A recent decision of a UK Employment Tribunal could have
significant implications on Australia's Uber Company, and will
likely have a run-off effect on Australia's rapidly growing
The Central London Employment Tribunal has given a landmark
ruling that Uber drivers should be treated as employees, entitling
them to statutory protections including the National Minimum Wage
and holiday pay in the UK.
The case was initiated against Uber by the GMB Union on behalf
of two Uber drivers. It examined the threshold requirements as to
when a worker is an independent contractor or employee.
Contractor or Employee?
In determining whether the drivers were employees opposed to
independent contractors, the Tribunal examined Uber's business
model in detail, considering the whole working arrangement as it
operated in reality, rather than Uber's contracts, which the
Tribunal described as "fiction" and "twisted
Despite drivers' having rights and freedoms consistent with
that of independent contractors, such as the ability to work for
other organisations, having to cover the cost of their vehicles and
being self-employed for tax purposes, the Tribunal found a number
of factors pointed to an employee-employer relationship. In
Interviews and recruits drivers.
Requires drivers to accept trips and/or not cancel trips, and
enforces the requirement by logging off drivers who breach those
Sets the route and fixes the fare and the driver negotiate a
higher sum with the passenger.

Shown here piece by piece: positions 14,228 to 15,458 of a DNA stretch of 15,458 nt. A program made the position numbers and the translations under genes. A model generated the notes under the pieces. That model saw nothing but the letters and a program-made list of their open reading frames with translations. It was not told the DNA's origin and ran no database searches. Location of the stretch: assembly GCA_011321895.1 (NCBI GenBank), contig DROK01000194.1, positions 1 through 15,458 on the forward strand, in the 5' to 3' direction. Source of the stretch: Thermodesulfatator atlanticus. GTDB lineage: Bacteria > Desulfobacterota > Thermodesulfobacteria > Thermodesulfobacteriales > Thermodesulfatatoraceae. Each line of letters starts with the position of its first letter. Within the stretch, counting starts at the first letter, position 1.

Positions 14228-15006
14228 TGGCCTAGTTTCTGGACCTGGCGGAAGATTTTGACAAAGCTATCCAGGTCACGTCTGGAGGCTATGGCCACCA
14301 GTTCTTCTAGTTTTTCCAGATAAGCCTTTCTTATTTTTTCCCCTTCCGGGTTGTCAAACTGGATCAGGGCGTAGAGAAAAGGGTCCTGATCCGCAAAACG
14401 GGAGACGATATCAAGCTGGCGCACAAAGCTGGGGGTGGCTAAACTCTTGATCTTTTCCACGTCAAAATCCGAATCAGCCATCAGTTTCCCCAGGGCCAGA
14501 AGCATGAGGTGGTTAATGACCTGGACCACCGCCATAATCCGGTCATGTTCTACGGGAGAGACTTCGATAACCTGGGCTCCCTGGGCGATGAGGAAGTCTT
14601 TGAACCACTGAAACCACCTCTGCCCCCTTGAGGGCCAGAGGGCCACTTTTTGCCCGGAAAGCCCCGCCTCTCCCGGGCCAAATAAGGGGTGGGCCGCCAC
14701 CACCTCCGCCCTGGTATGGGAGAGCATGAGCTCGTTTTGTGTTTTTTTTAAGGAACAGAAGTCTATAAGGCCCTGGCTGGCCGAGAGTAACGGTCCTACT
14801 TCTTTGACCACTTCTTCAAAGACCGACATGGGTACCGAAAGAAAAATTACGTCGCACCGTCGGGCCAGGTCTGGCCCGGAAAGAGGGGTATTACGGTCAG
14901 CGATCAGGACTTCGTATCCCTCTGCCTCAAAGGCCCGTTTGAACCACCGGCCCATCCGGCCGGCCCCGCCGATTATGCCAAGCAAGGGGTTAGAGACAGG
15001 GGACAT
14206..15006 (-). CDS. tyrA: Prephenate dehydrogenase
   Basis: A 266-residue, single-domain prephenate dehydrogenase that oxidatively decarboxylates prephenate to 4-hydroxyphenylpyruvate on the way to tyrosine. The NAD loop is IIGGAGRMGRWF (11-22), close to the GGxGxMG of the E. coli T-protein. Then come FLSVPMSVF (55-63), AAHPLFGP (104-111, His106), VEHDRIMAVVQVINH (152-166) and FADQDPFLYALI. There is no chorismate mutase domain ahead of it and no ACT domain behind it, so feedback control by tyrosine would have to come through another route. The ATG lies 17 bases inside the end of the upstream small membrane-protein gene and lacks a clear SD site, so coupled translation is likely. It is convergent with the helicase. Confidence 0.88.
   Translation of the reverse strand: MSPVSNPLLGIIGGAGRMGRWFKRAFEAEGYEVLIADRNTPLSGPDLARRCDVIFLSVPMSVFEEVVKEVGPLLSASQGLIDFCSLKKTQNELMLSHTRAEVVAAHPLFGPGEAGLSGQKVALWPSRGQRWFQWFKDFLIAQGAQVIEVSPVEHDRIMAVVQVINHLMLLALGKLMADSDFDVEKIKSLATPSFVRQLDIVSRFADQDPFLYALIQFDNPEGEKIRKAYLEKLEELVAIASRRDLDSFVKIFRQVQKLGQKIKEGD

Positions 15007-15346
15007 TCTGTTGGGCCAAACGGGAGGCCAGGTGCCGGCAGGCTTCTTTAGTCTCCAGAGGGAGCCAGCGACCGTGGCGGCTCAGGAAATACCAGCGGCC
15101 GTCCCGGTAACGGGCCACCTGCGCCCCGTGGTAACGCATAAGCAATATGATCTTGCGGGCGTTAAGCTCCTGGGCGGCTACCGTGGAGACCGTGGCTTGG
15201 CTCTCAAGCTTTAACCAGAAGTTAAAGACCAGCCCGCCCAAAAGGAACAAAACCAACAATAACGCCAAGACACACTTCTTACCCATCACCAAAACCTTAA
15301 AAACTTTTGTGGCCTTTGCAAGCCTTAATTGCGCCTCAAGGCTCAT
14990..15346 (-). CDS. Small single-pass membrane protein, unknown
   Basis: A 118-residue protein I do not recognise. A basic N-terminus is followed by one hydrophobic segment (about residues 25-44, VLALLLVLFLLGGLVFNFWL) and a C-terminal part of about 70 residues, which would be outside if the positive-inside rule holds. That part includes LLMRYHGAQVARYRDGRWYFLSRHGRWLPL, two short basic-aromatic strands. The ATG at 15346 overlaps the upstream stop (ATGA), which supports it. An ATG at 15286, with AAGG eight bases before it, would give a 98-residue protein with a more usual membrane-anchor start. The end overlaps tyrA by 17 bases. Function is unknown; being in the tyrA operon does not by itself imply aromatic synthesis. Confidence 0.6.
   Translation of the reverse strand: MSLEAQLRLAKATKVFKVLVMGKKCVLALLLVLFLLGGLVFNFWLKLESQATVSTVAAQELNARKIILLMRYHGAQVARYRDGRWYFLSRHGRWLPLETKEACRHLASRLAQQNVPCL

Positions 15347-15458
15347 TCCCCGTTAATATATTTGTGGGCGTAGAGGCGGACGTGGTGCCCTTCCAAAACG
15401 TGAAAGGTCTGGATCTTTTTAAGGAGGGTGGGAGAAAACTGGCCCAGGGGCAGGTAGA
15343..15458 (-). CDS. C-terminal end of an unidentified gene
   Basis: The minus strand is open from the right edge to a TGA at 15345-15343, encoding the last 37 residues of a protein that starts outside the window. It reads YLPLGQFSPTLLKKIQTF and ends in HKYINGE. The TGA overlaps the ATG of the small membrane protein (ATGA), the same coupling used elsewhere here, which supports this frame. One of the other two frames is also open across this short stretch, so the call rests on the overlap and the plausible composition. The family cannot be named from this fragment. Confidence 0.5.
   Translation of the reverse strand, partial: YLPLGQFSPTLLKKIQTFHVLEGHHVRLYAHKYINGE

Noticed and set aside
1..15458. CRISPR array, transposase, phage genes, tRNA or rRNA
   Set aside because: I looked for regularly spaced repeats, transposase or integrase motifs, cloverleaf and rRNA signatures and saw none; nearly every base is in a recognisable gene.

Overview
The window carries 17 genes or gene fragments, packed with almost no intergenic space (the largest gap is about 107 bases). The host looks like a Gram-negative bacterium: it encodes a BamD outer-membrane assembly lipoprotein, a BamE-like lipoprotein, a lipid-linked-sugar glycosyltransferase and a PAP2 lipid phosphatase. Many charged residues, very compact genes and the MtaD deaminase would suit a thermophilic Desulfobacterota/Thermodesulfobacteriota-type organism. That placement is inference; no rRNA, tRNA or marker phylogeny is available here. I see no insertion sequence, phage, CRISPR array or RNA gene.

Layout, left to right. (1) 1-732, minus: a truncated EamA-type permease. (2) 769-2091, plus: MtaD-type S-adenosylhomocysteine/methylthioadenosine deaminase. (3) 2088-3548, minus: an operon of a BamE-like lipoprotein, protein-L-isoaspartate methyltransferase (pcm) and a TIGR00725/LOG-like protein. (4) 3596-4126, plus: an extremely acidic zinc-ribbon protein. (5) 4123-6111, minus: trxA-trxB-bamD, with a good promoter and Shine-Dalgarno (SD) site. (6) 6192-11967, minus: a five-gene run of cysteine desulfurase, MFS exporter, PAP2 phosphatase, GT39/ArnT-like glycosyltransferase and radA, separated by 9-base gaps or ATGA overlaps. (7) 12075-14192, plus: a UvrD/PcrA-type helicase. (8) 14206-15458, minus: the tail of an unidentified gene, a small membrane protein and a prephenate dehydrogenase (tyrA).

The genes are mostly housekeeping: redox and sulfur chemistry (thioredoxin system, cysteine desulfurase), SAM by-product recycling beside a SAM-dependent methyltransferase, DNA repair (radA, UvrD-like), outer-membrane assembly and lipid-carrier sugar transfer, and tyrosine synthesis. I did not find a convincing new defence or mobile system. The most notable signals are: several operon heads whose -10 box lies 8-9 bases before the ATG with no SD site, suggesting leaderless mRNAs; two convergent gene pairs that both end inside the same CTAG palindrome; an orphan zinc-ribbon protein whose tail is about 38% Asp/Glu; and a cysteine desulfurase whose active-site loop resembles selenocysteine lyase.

Imposes a number of conditions on drivers (such as the
acceptability of their vehicle) and controls them in the
performance of their duties.
Subjects drivers through the rating system to what amounts to a
performance management/disciplinary procedure.
Determines issues about rebates and handles complaints by
passengers, including complaints about the driver.
In summary, the Tribunal concluded that Uber is essentially a
taxi service which employs drivers to provide the service to its
users, which, in a number of ways, Uber controls.
Uber has said it will appeal the decision.
What does this mean for Australia?
This judgement is expected to have significant implications on
start-up companies effectively utilising Uber's "gig"
economy business model, where companies use apps and the internet
to match "customers" with consumers.
The ruling is a reminder for employers to exercise caution when
engaging independent contractors. If a contractor has some or all
the features of an employee, it is likely that you will need to
review your arrangements. You cannot simply 'classify' a
worker as a contractor to avoid providing them their full rights as
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guide to the subject matter. Specialist advice should be sought
about your specific circumstances.
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An employer's duty is very high and can include engaging experts to inspect things such as stairways for latent defects.
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